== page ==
• USENIXWho Are You (I Really Wanna Know)? Detecting Audio DeepFakes Through Vocal Tract Reconstruction | USENIX

          Generative machine learning models have made convincing voice synthesis a reality. While such tools can be extremely useful in applications where people consent to their voices being cloned (e.g., patients losing the ability to speak, actors not wanting to have to redo dialog, etc), they also allow for the creation of nonconsensual content known as deepfakes. This malicious audio is problematic not only because it can convincingly be used to impersonate arbitrary users, but because detecting deepfakes is challenging and generally requires knowledge of the specific deepfake generator. In this paper, we develop a new mechanism for detecting audio deepfakes using techniques from the field of articulatory phonetics. Specifically, we apply fluid dynamics to estimate the arrangement of the human vocal tract during speech generation and show that deepfakes often model impossible or highly-unlikely anatomical arrangements. When parameterized to achieve 99.9% precision, our detection mechanism achieves a recall of 99.5%, correctly identifying all but one deepfake sample in our dataset. We then discuss the limitations of this approach, and how deepfake models fail to reproduce all aspects of speech equally. In so doing, we demonstrate that subtle, but biologically constrained aspects of how humans generate speech are not captured by current models, and can therefore act as a powerful tool to detect audio deepfakes.

        • The ConversationDeepfake audio has a tell – researchers use fluid dynamics to spot artificial imposter voices

          Imagine the following scenario. A phone rings. An office worker answers it and hears his boss, in a panic, tell him that she forgot to transfer money to the new contractor before she left for the day and needs him to do it. She gives him the wire transfer information, and with the money transferred, the crisis has been averted.

          The worker sits back in his chair, takes a deep breath, and watches as his boss walks in the door. The voice on the other end of the call was not his boss. In fact, it wasn’t even a human. The voice he heard was that of an audio deepfake, a machine-generated audio sample designed to sound exactly like his boss.

    • Internet Policy/Net Neutrality

      • Internet Freedom FoundationIn proceedings before CIC, IFF obtains website censorship orders from DoT and MTNL

        In February 2021, we filed Right to Information (‘RTI’) applications with the Department of Telecommunications (‘DoT’) and Mahanagar Telephone Nigam Limited (‘MTNL’). We asked for the number of websites they blocked because of orders of competent courts in 2020 and 2021, and copies of such orders. While DoT did not provide us with complete information, MTNL claimed exemption under S.8(1)(a) and 8(a)(d) of the RTI Act, 2005. We appealed to the Central Information Commission (‘CIC’), which held hearings on both the RTIs on 20.09.2022. Before the hearing, MTNL reconsidered its stance and informed us that it had blocked 4700 websites in 2020 and 2021. On the other hand, CIC directed DoT to provide copies of the banning orders from 2020 and 2021.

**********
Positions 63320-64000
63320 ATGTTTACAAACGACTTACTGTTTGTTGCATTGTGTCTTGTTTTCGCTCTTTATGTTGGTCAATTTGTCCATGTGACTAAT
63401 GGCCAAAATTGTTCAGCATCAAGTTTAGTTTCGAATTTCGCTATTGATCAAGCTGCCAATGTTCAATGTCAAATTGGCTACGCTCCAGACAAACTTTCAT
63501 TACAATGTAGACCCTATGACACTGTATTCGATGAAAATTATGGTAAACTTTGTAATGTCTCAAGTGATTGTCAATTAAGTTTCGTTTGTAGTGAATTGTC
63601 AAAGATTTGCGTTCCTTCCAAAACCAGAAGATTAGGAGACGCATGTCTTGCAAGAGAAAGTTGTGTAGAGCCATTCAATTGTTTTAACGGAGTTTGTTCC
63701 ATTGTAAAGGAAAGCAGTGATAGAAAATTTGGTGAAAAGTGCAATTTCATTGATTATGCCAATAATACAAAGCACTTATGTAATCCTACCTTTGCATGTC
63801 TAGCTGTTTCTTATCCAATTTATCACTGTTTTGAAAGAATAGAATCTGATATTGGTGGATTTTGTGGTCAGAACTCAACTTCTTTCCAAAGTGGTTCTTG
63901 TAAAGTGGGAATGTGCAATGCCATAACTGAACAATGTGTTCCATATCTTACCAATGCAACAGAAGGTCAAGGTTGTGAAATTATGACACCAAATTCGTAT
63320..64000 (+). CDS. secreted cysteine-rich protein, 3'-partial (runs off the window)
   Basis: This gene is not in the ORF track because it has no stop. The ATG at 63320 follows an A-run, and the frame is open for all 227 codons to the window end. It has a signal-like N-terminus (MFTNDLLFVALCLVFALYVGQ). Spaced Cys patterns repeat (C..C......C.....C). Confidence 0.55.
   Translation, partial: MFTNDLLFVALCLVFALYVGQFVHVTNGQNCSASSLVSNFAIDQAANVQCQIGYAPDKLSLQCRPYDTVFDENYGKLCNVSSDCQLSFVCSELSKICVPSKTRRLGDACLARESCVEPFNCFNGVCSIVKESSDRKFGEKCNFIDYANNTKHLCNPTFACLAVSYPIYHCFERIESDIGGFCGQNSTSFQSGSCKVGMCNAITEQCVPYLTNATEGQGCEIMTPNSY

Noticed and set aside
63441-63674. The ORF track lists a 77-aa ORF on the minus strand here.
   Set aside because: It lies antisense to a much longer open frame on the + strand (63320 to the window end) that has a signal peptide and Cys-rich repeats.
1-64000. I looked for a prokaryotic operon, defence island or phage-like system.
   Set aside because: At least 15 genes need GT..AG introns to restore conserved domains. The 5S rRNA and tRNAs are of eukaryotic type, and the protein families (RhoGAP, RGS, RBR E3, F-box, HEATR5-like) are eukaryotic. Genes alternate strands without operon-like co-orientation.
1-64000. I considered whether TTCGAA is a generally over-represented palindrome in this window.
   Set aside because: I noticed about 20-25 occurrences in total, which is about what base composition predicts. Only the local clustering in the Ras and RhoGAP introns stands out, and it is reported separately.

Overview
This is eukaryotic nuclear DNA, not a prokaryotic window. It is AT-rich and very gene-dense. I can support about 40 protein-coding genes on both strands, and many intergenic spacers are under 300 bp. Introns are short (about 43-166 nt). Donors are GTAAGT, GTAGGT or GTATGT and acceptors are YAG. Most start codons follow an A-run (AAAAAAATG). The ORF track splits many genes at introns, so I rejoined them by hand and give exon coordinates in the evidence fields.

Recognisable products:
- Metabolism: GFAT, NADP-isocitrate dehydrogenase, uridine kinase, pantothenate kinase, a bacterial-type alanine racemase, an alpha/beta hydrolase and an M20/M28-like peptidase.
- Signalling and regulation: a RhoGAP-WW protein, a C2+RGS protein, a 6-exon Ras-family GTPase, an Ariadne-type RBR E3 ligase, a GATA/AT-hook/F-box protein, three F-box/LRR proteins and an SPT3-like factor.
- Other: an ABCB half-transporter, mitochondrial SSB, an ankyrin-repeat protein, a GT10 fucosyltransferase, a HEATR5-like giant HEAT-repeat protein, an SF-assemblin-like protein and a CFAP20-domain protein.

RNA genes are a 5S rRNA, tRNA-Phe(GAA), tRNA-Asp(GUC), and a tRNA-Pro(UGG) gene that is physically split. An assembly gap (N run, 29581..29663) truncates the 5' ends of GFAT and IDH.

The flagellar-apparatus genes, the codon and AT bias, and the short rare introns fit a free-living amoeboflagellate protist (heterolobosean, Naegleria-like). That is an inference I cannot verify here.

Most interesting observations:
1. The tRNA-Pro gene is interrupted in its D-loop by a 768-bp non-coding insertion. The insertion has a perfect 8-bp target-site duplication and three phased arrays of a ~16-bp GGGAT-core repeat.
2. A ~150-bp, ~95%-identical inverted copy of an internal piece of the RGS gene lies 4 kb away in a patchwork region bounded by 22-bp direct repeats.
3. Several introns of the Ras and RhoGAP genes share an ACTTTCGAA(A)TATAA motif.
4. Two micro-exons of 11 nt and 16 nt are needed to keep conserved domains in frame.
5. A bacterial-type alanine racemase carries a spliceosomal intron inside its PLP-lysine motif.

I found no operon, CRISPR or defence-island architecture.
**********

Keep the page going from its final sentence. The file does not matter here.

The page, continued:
DoT had directed the banning of 3725 websites till February 2021, and MTNL blocked 4700 websites in 2020 and 2021. This is a considerable number. Censorship of these websites directly impacts the right to speech on the internet. Thus, examining the underlying orders based on which such websites have been banned is essential. As a result of our efforts before CIC, we now have copies of those orders. We believe an analysis of these orders could provide important insight into the nature of information being censored by courts. We will study these orders and inform you of our findings.


        We welcome both the decisions of the CIC. Online censorship is a serious threat to free speech, and the free exchange of ideas that has been enabled by the internet. The information we have received and will receive because of these orders will improve our understanding of the nature of information censored regularly by courts. We are thankful to advocates Krishnesh Bapat, Tanmay Singh, and Anandita Mishra, who appeared before the CIC in these proceedings and provided legal assistance by drafting written submissions.

  • Gemini* and Gopher

    • Personal

      • Most Dreaded Question of the Day